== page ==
Studies carried out at the onset of the COVID-19 pandemic confirmed that under the impression of fear individuals were more willing to tolerate violations of liberal-democratic norms, and supported discriminatory policies to preserve public safety. But what are the potential consequences of the pandemic on citizens’ attitudes beyond its peak? We conducted an original experiment in which we manipulate individuals’ cognitive accessibility of their fears related to COVID-19 one and a half years after the onset of the pandemic. We fielded the experiment in Hungary and Romania–two cases most likely to see such attitudes amplify under the condition of fear. Our intervention was successful in elevating respondents’ levels of worry, anxiety, and fear when thinking about infectious diseases like COVID-19. However, these emotions did not affect individuals’ levels of rightwing authoritarianism, nationalism, or outgroup hostility, or their preferences for specific discriminatory policies aimed to fight a potential resurgence of COVID-19.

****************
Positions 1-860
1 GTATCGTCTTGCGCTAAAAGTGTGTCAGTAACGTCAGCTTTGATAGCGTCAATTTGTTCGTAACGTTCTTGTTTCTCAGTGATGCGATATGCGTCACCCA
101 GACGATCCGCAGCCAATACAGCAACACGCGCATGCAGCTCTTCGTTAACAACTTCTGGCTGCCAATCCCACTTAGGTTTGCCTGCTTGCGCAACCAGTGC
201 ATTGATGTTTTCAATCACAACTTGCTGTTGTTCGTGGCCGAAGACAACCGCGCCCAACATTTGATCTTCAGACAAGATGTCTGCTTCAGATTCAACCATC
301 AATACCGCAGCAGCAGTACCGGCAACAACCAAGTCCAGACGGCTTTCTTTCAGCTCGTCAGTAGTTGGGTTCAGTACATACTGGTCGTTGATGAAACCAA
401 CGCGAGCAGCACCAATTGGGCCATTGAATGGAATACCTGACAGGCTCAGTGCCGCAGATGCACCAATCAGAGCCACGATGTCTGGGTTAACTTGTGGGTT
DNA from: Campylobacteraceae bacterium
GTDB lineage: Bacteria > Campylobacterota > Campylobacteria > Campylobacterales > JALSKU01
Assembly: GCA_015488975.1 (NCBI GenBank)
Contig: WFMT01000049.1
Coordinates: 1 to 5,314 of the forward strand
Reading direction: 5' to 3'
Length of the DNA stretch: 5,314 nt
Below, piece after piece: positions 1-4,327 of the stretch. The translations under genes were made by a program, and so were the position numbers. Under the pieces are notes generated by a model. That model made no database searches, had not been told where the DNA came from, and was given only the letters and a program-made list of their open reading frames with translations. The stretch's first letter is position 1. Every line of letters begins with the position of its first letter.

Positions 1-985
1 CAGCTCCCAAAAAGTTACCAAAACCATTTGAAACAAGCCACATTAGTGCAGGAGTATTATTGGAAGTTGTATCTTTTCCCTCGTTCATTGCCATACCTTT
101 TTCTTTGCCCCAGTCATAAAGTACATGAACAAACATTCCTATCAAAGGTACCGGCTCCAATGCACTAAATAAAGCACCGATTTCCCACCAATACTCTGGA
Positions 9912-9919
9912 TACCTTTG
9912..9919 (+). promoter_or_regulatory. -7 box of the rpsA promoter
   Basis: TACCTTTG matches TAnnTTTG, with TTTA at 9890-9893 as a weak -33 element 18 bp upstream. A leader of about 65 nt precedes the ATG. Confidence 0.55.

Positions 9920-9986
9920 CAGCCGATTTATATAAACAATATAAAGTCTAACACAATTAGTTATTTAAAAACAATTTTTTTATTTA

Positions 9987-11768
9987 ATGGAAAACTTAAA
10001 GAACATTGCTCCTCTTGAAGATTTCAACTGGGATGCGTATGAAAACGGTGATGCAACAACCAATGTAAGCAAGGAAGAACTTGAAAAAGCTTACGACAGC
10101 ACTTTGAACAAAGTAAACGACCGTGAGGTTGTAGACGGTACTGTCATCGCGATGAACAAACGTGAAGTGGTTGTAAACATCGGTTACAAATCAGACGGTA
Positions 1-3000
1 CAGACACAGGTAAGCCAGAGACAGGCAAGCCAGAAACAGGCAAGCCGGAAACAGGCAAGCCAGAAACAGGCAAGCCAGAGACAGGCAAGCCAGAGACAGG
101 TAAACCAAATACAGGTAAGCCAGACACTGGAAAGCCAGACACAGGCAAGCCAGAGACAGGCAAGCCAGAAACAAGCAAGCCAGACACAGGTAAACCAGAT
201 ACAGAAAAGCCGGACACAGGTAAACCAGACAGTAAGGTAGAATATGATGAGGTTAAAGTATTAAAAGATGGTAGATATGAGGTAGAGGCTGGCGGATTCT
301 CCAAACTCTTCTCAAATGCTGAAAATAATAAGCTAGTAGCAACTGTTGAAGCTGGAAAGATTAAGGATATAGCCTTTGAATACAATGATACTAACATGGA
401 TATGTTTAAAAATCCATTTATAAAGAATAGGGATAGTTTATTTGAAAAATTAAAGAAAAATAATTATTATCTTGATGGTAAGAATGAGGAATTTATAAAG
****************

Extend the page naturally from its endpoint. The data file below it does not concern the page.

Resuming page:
This version of the article resulted from the peer review process. The study has now been accepted for publication by the European Journal of Political Research. We are grateful to the editors and the three anonymous reviewers for their comments and feedback.